LOSING weight doesn't have to mean a complete diet overhaul.

A few basic food swaps can save over 1,000 calories a day.

A newly-published survey, from Evoke.ie, shows the average British person eats 3,440 calories every day.

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We can take some comfort. Against certain other countries, the US obviously, we're not doing too badly - the average American puts away 3,770 calories.

But we shouldn't take too much comfort. Even our 'mere' 3,440 calories a day is nearly 10,000 more calories a week than we need. And it takes just 3,500 to put on just one pound. In only one month, that's almost a stone. It's a little alarming, isn't it? But it doesn't have to be, all you need to do is make a few simple swaps to your daily menu, and you're back down to a nice, safe, expert-recommended 2,000 calories.

Out: Latte

In: White coffee

You need your caffeine in the morning, and that's fine. But you don't need your latte; what you need is a simple white coffee (essentially the same but with less sickly milk).

Calories saved: 180

Out: Banana

In: Apple

Fruit is good for you, and that's why you're topping your cereal with a banana. Well done. But chop up an apple instead, and you've halved the calories.

Calories saved: 50

Out: Ginger Nuts

In: Nuts

Ah, the ill-fated elevensies, the moment we all eye the packet of biscuits and think 'just a couple won't hurt'. But they will, I'm afraid; 'just' two biscuits will hurt in the shape of 200 calories. Try a handful of nuts instead - often seen as the dieting enemy because they're high in fat, but it's good health-boosting fat.

Calories saved: 70

Out: Roll with your soup

In: Oatcakes

Soup might be a healthy choice (if it's home-made, otherwise it's packed with salt), but make it even healthier by ditching the accompanying roll and going for a couple of less bloating oatcakes.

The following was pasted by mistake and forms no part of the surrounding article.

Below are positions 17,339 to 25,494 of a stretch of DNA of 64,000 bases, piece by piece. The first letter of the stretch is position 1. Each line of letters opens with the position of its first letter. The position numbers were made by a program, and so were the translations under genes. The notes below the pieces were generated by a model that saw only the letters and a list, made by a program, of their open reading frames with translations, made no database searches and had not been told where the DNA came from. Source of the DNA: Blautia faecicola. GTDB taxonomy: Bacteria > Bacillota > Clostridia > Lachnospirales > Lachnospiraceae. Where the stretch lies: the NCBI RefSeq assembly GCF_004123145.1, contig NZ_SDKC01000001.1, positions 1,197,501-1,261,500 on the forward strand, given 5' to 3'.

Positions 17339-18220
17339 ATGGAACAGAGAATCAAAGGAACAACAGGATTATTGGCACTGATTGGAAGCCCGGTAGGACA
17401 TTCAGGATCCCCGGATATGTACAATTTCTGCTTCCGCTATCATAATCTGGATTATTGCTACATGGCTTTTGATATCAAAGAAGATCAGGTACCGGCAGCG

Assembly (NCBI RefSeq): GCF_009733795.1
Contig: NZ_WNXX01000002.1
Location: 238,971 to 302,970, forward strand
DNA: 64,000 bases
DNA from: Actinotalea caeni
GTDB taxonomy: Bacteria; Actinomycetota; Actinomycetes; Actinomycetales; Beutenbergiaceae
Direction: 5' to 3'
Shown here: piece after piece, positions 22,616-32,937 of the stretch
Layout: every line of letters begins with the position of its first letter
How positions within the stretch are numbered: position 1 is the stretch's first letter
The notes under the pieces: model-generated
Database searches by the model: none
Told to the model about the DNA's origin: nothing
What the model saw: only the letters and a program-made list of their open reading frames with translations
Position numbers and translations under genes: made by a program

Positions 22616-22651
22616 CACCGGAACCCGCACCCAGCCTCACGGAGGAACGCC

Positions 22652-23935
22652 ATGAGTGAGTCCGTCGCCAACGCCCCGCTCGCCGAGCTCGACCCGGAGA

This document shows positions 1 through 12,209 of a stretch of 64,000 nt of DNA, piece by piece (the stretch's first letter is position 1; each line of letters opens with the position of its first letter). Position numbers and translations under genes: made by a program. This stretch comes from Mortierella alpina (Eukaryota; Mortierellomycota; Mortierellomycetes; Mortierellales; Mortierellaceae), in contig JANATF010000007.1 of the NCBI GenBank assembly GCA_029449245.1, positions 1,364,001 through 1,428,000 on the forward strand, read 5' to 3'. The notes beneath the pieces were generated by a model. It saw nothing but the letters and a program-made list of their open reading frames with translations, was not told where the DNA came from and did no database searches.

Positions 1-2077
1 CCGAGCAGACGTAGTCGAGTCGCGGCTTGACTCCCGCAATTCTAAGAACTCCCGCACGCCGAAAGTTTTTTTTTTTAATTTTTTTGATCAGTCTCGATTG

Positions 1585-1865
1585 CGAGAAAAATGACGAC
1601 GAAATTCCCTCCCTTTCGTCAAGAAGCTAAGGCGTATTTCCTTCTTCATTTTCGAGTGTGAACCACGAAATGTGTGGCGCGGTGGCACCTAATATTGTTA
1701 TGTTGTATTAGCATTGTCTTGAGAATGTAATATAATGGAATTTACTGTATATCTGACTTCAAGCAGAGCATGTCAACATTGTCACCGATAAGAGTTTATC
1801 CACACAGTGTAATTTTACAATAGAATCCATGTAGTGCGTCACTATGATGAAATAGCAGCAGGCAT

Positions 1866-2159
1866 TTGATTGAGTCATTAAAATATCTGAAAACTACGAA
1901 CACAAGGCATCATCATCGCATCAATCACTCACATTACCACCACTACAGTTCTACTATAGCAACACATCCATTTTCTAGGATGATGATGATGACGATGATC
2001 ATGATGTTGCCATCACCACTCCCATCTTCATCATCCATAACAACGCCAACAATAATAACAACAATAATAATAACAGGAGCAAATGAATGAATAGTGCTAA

Calories saved: 200

Out: Sandwich

In: Salad

Bear with us, it's not as boring as it sounds. Salads don't have to be one lonely bit of Iceberg, they can be a fancy new vehicle for your normal sandwich filling. Instead of putting your tuna/ham/egg on some bread, bung it on some (nicer Cos) lettuce. Easy.

Calories saved: 250

Out: Bar of milk chocolate

In: Square of dark chocolate

No, we never believed this either; one mouthful of dark chocolate, however good the quality, is never going to be as fun as lots of mouthfuls of milk chocolate. Is it? Actually, yes, because the higher cocoa content means you're still getting the same fix but with less faff.

Calories saved: 180

Out: Wine

In: Gin

Argue for antioxidants all you want, wine will never be good for you - not in a weight-loss way, anyway. Even a small glass contains about 120 calories, and a large is nudging 200. We're not saying don't drink, just drink gin and slimline tonic instead.

Calories saved: 70

Out: Pasta

In: Rice

It takes the same time to cook, it's cheap, and it goes with anything. So far, so even on the rice versus pasta front. But rice is also packed with vitamins, is a ­multigrain, and is an instant calorie save.

Calories saved: 150

Out: Chips

In: Potatoes

Some meals always need chips - fish and chips, for one. But, mostly, you can swap them for their humble cousin, the normal boiled potato, and barely notice a difference. Except in the ­substantial calorie save.

Calories saved: 150

Out: Peas

In: Broccoli

Peas aren't bad for you, but in a similar vein as the banana-for-apple cereal swap, they are more calorific than other things in the vegetable drawer. A portion of peas is 70 calories, broccoli is 30.

Calories saved: 40

Out: Yoghurt

In: Yoghurt

The key here is the type of yoghurt. Obviously, the new breed of chocolate flavoured ones are the bad type, but so are many fruit ones, masquerading as healthy but actually filling you up with sugar. Opt for a small pot of natural yoghurt with actual fruit.

Calories saved: 100

Total calories saved in a day: 1,440. Bingo.